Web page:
Lifting U.S. sanctions on Sudan will opens the door to international investment and emergency financing from international lenders like the World Bank and IMF, regains access over $1bn per year. This will also open the door for Sudanese firms to rejoin international financial networks, which will prove crucial for remittances, trade, and investment flows.
Sudan’s economy is dropped with inflation exceeding 269 percent, and the Sudanese pound fall at 268 against the dollar (down from 82 thirteen months ago). The demand for hard currency, in the form of US dollars has surged, crippling the value of the Sudanese pound and eroding the purchasing power of most ordinary Sudanese. Perhaps, the removal of economic sanctions will made it easier to move money abroad, contributing to the increased demand for foreign currency and accelerating a cycle of capital flight. However, though there may be no definitive causal link between the ending of sanctions and worsening economic conditions.
On the other hand, the agreement that normalize ties with Israel, pave the way for economic and trade relations, with an initial focus on agriculture, agriculture technology, aviation and other areas for the benefit of the two countries.
Agricultural investment, seizing opportunities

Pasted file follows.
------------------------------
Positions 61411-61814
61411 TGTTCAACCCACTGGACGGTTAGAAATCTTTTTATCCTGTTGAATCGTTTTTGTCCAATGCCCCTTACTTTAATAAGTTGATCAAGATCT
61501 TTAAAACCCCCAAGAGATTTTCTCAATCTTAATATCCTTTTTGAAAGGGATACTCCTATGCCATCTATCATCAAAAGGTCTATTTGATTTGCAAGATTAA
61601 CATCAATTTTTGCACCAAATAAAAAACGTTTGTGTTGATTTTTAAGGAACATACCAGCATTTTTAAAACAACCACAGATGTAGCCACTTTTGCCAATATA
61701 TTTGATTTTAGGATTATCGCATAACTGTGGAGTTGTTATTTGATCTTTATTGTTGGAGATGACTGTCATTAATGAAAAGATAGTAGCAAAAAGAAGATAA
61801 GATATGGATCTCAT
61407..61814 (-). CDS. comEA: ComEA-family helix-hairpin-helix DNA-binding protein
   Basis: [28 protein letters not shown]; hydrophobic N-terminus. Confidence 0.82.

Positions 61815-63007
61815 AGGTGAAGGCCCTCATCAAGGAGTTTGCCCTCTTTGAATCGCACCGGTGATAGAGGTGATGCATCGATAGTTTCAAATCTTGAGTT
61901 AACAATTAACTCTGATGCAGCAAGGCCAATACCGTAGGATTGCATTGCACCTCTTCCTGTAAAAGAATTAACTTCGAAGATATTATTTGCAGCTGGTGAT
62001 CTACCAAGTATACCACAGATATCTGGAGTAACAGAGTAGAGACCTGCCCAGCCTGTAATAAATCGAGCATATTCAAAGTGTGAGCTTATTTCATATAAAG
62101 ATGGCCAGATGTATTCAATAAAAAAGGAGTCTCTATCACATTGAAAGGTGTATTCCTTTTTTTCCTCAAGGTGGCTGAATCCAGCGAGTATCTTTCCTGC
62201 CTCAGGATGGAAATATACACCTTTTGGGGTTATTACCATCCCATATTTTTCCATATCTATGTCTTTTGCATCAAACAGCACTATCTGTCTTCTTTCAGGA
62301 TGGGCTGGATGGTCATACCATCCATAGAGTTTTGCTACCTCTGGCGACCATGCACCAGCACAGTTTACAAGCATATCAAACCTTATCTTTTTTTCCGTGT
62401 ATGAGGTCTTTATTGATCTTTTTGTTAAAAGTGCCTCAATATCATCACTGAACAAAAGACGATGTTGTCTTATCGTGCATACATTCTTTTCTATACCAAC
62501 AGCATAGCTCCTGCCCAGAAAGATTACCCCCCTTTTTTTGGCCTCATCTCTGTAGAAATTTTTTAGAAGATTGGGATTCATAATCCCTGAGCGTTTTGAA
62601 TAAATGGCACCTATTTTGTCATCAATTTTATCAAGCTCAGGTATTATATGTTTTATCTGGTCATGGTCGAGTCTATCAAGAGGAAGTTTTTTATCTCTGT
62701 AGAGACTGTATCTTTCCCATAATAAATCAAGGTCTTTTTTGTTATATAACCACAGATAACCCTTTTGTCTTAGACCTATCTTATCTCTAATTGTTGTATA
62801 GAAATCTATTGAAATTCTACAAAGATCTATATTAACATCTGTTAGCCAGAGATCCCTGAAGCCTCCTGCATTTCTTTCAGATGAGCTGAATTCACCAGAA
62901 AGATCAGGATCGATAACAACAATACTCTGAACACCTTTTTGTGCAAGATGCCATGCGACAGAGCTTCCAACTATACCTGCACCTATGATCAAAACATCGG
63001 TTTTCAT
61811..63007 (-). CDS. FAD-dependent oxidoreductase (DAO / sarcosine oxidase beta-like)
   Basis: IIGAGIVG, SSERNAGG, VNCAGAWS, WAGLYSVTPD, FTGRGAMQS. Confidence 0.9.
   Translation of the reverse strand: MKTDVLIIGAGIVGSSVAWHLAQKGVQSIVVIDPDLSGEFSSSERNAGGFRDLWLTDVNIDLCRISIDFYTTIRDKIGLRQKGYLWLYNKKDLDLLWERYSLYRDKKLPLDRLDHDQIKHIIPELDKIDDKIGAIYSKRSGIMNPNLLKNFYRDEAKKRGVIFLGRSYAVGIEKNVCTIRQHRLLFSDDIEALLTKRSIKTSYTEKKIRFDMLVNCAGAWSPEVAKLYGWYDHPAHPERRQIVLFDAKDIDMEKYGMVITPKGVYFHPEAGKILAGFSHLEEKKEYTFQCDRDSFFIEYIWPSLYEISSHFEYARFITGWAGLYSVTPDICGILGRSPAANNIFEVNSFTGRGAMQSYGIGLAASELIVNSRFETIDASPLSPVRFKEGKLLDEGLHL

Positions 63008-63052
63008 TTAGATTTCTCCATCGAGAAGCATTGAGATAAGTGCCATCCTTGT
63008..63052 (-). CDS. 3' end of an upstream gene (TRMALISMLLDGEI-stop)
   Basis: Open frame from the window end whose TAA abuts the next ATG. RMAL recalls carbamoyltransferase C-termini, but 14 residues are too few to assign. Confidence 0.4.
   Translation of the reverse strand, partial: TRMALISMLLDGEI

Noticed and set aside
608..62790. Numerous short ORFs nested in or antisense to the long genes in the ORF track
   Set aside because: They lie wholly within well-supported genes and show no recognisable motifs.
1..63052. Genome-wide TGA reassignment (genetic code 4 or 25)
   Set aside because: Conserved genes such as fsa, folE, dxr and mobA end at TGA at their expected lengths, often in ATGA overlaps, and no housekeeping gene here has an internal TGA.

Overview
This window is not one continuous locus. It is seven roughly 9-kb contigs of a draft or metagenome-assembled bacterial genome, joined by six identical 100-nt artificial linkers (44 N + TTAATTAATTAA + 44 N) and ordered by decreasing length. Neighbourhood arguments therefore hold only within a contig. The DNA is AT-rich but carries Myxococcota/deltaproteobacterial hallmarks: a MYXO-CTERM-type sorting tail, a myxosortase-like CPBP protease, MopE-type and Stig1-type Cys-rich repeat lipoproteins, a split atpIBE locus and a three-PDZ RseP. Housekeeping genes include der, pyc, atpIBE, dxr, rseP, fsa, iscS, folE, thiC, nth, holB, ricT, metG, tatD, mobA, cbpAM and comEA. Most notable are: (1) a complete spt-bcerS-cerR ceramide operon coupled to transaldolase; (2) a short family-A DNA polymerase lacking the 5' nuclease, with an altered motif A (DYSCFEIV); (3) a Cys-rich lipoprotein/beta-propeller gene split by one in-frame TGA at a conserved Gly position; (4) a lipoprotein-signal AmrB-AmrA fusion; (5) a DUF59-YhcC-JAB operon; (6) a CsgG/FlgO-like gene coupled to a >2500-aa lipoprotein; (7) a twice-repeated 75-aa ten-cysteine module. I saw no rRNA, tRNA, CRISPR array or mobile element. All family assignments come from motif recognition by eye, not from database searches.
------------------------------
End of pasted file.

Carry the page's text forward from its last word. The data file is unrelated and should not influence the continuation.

Sudan is one of Africa’s most fertile and the world’s great breadbaskets, it’s enriched with many natural resources, among which cultivable land that is estimated at 74 million hectares, only 25 percent of which is currently under cultivation. The agriculture contribution to exports has drastically declined having been affected by oil production. Agriculture historically generated the bulk of Sudan’s foreign exchange earnings through a diversified basket of exports. Thus investing in agriculture is very smart at this point and have a many opportunities, with the Nile River running through it, Sudan has more than 150 million hectares of arable land. The climate is suitable for all types of crops, and water irrigation is readily available and natural. Sudan specializes in cereal production (sorghum, millet, wheat, corn and rice), crops (cotton, sugar, peanuts, sesame, and gum), and tropical fruit and vegetables. Integrating agricultural technologies with irrigation solution can increase the production, as a result crops prices will decrease in the local market, which will eventually make Sudan crops more competitive comparing to other counties, allowing hard currency to flow in. It’s important transactional period for Sudan to set up all the essential factors that facilitate international investment and insurance regulations.